Inside the Ring

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A Pentagon spokesman declined to comment on development of the new order.

Pakistan nuclear network

New evidence surfaced this week on the covert nuclear supplier network headed by Pakistani scientist Abdul Qadeer Khan, confirming that China supplied nuclear-weapons technology to Pakistan and that North Korea bought some for its nuclear program.

The details were contained in a handwritten 2007 letter from Mr. Khan, which was obtained by journalist Simon Henderson. In the letter, first reported by the London Sunday Times magazine, Mr. Khan makes clear he was acting on behalf of the Pakistani government and that he was not acting as a rogue agent in his proliferation activities.

The four-page letter was sent to Mr. Khan’s Dutch wife and dated Dec. 10, 2004. It was acquired by Mr. Henderson in 2007 and is the first primary-source document on the nuclear-supplier network that U.S. intelligence officials have said supplied nuclear weapons know-how to Libya, Iran and North Korea.

On China, Mr. Khan stated in the letter that “we put up a centrifuge plant at Hanzhong, [China] … The Chinese gave us drawings of the nuclear weapon, gave us 50 kg of enriched uranium, gave us 10 tons of UF6 (natural) and 5 tons of UF6 (3 percent).” UF6 is uranium hexafluoride, a gas that is spun in centrifuges to make highly enriched uranium.

The comments help to explain how U.S. officials who took part in dismantling Libya’s nuclear program after 2003 discovered Chinese-language documents on how to design a nuclear warhead for a missile. The documents obtained in Libya remain classified and stored at a U.S. nuclear facility, according to officials at the State and Energy departments.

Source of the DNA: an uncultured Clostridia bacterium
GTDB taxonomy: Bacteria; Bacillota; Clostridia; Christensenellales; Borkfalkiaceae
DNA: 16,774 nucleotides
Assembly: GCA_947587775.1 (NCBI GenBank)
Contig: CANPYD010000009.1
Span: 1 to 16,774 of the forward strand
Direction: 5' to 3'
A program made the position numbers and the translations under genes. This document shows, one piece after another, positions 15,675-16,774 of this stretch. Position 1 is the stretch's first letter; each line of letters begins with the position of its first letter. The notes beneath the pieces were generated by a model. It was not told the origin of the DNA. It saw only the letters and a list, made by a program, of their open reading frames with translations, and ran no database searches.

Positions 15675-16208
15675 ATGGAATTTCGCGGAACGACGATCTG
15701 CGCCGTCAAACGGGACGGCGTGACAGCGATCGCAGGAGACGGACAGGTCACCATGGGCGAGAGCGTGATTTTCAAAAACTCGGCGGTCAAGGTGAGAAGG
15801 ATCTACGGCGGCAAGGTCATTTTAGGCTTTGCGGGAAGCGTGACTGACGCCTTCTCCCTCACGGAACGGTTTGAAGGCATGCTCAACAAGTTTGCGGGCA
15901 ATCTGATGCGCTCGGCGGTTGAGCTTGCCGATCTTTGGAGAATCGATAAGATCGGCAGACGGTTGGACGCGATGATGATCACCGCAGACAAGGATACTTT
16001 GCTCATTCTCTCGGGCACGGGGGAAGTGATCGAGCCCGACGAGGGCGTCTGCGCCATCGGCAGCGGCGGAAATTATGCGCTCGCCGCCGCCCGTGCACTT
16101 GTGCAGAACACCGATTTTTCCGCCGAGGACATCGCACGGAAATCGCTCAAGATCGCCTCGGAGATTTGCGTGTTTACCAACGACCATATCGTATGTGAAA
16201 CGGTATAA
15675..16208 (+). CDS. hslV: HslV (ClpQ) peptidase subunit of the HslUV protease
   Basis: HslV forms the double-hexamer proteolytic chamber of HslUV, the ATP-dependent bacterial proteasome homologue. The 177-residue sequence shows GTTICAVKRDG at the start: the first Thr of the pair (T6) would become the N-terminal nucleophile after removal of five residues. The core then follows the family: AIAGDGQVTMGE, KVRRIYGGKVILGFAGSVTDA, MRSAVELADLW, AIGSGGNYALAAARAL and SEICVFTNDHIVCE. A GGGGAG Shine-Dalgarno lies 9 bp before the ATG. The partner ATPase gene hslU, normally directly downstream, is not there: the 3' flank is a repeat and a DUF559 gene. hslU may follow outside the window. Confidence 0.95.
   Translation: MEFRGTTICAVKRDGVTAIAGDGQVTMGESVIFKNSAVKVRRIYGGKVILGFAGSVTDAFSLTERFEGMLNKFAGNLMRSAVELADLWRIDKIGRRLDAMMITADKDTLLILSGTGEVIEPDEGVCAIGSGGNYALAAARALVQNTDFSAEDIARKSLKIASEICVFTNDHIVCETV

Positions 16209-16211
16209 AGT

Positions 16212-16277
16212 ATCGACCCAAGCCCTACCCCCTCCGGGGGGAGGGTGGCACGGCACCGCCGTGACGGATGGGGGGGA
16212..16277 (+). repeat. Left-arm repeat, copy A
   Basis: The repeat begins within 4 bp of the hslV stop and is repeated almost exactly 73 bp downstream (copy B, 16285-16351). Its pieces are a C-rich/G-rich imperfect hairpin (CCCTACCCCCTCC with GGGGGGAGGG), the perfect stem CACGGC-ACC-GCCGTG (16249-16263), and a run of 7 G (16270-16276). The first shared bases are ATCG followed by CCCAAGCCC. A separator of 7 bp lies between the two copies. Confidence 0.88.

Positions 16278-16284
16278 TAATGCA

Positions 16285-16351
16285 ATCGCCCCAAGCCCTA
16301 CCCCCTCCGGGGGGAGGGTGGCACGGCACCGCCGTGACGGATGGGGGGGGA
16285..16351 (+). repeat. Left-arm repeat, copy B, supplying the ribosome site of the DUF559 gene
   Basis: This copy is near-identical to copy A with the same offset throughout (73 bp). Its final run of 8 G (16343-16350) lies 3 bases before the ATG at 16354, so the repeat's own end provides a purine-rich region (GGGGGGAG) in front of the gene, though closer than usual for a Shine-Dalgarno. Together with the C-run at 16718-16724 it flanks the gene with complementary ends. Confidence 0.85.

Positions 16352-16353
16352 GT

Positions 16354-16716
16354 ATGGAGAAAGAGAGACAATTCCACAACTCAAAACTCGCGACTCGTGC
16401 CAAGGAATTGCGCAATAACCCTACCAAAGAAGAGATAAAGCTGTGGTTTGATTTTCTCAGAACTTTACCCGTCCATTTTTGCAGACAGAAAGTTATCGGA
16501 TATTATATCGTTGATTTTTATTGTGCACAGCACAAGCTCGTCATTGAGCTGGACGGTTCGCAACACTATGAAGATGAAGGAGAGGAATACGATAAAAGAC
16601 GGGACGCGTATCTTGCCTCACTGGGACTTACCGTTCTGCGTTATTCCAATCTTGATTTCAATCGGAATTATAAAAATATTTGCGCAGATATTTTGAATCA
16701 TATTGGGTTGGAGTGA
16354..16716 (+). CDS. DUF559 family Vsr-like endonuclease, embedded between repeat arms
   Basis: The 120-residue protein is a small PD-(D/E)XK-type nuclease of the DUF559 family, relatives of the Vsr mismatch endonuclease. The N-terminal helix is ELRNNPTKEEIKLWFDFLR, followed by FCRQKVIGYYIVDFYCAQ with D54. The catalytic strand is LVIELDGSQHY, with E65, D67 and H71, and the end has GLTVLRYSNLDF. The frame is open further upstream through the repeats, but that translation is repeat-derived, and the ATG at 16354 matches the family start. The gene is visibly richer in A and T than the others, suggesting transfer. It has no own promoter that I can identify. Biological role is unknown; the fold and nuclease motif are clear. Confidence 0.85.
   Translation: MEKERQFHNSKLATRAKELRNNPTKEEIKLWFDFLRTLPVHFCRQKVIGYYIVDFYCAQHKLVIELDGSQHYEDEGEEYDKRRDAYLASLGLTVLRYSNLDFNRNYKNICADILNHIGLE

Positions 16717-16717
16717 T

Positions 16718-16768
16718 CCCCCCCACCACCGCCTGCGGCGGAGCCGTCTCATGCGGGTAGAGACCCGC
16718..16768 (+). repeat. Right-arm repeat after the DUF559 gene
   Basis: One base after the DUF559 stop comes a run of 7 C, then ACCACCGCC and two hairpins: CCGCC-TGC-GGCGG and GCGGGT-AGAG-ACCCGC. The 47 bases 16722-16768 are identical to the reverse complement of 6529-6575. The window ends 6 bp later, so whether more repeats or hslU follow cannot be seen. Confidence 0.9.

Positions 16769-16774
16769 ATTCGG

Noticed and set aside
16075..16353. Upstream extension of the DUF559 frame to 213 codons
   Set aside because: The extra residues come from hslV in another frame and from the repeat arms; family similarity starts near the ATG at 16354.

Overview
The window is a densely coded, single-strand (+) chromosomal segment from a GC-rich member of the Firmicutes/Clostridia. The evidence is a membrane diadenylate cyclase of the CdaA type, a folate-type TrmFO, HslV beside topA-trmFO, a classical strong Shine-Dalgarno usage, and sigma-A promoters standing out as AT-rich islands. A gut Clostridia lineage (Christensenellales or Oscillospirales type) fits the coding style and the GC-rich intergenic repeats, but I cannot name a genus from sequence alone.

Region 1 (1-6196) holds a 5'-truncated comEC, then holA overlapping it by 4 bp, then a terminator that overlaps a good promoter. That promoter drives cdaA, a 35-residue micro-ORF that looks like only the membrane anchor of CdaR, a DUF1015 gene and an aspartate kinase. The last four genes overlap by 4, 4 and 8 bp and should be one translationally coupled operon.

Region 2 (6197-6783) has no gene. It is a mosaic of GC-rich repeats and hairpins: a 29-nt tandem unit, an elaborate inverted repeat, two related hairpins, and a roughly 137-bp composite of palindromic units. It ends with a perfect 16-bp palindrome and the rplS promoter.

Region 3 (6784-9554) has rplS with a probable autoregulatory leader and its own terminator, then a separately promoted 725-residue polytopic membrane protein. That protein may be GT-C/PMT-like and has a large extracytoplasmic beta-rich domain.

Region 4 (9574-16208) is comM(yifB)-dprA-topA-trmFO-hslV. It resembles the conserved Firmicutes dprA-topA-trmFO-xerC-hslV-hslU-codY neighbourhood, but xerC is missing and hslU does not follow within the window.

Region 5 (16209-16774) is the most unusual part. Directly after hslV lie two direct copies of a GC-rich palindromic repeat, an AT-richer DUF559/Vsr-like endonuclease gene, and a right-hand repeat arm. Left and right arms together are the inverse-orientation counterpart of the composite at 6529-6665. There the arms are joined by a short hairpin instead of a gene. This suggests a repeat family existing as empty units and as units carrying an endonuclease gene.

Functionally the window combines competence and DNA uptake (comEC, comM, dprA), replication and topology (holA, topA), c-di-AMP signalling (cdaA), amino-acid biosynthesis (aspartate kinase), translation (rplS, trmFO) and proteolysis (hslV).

Asked about the report, Chinese Embassy spokesman Wang Baodong said China has mechanisms designed to prevent the proliferation of weapons of mass destruction. “Nuclear-related laws and regulations are particularly strict,” he said.

The new report “sounds ridiculous, and it’s not the first time that we read similar baseless stories,” Mr. Wang said.

The letter reveals that North Korea paid $3 million to Mr. Khan for nuclear technology. Mr. Khan stated that a retired Pakistani general “took $3 million, through me, from the N. Koreans, and [the general] asked me to give some drawings and machines” to the North Koreans.

Mr. Khan was placed under house arrest in Pakistan in February 2004 and was released recently.

Attempts to reach the Pakistani Embassy in Washington for comment were not successful. Neither were attempts to reach the spokesman at the Iranian and North Korean U.N. missions in New York.

Mr. Henderson said in an interview that the letter confirms the Chinese, North Korean and Iranian connections to the network.

However, more important is that it reveals “Khan wasn’t a rogue agent; he was doing things at the instruction and with the cooperation of successive governments,” he said.

Mr. Khan’s ties to Islamabad also were revealed in the increase in his government pension in 2007, Mr. Henderson said.

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About the Author

Bill Gertz INSIDE THE RING

Bill Gertz is geopolitics editor and a national security and investigative reporter for The Washington Times. He has been with The Times since 1985.

He is the author of six books, four of them national best-sellers. His latest book, “The Failure Factory,” on government bureaucracy and national security, was published in September 2008.

Mr. Gertz also writes a weekly column ...

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